Eventually, you will pay taxes when you withdraw money from your traditional IRA. You must begin taking required minimum withdrawals each year starting at age 70 ½. The required withdrawal amount is determined by your age, possibly the age of your spouse and your life expectancy as estimated by the IRS. Withdrawals are taxed as ordinary income at your marginal tax rate, not as capital gains. If you distribute money from your IRA before reaching age 59 ½, the IRS might slap you with a 10 percent penalty tax on the withdrawn amount, unless you withdraw the money for one of a limited number of reasons that are exempt from the penalty. For example, the penalty is waived if the withdrawal is due to a disability, high medical bills, education costs, the death of the account owner, annuity payments and certain other reasons.
The Roth IRA Alternative
You can have your bank open a money market account as a Roth IRA, which operates differently from a traditional IRA. Contributions to a Roth IRA are post-tax (i.e., they are not deductible), but you can withdraw your money tax- and penalty-free if you follow the rules. Those rules state that you can withdraw contributions tax-free at any time but will pay taxes and a 10 percent penalty if you withdraw earnings during the five years following your initial contribution. You’ll also pay taxes on earnings withdrawn before age 59 ½ and may also pay a penalty if the reason for the withdrawal doesn’t qualify for an exception. Unlike traditional IRAs, you never have to withdraw money from your Roth IRA for as long as you live, and your beneficiaries receive their bequests from your Roth account tax-free after you die.
Safety and Risk
An insured money market IRA account is about as safe an investment as you can find, as long as you define safety as protection from loss. An IRA that invests in stocks, bonds or other risky assets is vulnerable to losses, especially during a market crash. That’s the price you pay for the superior long-term performance of these other assets. But safety in terms of investment losses is different from a risk-free investment. Even a money market IRA account is subject to certain risks:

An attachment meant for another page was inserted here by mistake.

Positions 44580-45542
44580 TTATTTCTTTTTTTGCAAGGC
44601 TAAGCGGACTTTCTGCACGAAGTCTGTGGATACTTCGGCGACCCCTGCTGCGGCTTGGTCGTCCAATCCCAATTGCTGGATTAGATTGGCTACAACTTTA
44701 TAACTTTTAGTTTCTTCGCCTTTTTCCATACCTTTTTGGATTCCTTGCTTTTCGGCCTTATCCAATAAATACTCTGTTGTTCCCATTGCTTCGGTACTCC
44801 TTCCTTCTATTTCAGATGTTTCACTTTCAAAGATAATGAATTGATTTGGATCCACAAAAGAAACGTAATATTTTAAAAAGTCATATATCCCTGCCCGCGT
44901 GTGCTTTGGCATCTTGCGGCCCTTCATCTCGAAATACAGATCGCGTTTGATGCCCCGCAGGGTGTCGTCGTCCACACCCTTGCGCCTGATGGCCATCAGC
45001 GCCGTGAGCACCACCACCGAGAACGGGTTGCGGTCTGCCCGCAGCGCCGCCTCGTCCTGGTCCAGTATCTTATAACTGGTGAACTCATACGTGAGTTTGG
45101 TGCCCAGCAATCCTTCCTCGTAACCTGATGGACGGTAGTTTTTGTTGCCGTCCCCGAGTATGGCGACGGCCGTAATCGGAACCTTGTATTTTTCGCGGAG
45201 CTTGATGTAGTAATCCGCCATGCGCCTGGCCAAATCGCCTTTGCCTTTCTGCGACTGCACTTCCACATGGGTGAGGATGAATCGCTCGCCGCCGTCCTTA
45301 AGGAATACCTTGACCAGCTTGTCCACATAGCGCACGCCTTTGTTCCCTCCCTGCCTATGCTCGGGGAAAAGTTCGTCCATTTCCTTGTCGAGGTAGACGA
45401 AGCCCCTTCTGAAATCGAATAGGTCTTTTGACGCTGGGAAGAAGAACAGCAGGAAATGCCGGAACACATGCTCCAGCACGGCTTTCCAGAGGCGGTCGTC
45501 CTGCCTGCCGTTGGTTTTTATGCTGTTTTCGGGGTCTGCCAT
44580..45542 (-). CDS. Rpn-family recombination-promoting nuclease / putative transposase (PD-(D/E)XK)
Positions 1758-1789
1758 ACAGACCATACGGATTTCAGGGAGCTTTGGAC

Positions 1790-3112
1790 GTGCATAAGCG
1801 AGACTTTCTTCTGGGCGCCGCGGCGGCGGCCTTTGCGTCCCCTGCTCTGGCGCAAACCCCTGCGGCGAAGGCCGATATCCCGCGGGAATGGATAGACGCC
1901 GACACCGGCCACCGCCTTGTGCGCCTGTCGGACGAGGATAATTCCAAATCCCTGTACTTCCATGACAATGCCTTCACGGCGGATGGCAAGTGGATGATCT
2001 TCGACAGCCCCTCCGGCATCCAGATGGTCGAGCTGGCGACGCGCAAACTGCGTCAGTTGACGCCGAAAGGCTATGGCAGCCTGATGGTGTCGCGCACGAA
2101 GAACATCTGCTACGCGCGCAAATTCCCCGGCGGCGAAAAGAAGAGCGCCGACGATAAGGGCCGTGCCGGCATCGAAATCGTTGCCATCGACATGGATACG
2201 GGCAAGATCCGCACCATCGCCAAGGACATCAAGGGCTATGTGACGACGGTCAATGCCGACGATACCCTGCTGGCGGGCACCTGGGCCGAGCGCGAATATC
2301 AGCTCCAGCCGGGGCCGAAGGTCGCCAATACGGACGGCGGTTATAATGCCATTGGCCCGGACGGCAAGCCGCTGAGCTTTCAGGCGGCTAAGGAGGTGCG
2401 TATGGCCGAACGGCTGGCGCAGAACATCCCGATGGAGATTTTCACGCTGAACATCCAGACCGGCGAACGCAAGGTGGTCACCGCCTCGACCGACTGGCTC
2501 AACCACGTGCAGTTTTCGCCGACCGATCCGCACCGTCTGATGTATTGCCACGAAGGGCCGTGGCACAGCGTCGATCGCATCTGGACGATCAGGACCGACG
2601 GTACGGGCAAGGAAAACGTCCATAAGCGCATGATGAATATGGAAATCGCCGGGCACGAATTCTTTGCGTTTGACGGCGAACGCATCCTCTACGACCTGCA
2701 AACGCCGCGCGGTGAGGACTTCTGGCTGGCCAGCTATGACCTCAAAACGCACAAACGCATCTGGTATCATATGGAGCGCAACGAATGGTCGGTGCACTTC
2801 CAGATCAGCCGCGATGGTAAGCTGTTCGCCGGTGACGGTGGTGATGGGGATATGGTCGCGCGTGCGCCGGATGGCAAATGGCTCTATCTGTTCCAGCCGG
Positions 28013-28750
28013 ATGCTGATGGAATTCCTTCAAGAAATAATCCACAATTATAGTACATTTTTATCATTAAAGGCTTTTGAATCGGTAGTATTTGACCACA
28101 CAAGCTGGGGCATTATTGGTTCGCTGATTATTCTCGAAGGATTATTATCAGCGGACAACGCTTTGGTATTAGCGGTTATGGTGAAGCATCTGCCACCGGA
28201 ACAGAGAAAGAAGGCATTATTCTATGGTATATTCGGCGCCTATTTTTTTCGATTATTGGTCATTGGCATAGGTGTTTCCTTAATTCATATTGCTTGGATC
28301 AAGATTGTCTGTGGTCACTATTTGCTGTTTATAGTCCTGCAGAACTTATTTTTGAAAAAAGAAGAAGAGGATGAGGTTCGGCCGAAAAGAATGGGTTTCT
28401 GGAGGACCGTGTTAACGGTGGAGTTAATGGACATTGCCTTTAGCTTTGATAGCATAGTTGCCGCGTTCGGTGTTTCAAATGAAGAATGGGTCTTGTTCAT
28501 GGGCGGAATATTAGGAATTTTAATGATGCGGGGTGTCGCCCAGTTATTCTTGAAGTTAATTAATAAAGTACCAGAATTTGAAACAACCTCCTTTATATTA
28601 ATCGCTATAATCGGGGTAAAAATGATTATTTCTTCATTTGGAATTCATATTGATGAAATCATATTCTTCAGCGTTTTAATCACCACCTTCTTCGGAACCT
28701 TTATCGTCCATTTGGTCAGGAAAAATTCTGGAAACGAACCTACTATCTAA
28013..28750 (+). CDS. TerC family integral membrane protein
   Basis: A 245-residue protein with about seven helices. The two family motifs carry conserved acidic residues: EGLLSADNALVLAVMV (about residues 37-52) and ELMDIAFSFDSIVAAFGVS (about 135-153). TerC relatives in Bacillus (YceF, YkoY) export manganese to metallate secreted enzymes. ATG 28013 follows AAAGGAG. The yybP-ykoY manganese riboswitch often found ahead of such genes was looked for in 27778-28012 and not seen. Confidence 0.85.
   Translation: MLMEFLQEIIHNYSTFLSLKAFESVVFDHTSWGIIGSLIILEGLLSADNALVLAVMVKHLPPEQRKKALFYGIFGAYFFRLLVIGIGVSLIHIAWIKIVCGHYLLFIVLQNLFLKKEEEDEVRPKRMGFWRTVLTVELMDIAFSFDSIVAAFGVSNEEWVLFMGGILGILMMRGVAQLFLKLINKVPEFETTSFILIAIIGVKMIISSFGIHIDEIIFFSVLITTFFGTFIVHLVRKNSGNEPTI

Inflation risk: Inflation is the general rise in prices over time. Inflation robs your savings of its buying power, and one reason you receive interest on your savings is to combat the effects of inflation. However, there have been many times in American history when inflation was high. During high inflation, the meager interest you earn from your money market account can cause you to lose buying power. To address this risk, many investor purchase stocks because their prices usually benefit from inflation. Thankfully, it’s not an all-or-nothing decision because you can own multiple IRA accounts. For instance, you might have a money market IRA account at your credit union and another IRA account at your brokerage.
Creditor risk: Some states limit the protection from creditors your IRA will receive. Each state sets its own rules: Some limits are based on a dollar figure, others offer protection to the extent you need the IRA assets for reasonable support. If you are concerned about this risk, you might consider rolling over your IRA to a 401(k) account, which offers superior protection from creditors.
- Advantages & Disadvantages of Money Market Accounts
- Money Market Accounts Vs. Money Market Funds
- Bank Money Markets Vs. Money Market Mutual Funds
- Can an IRA Be Converted to Cash But Still Stay in the Account?
- Disadvantages of a Money Market Account
- What Is an IRA Cash Reserves Account?
- How Money Markets Work
- "Which Is Better, a Savings Account or a Money Market Account?"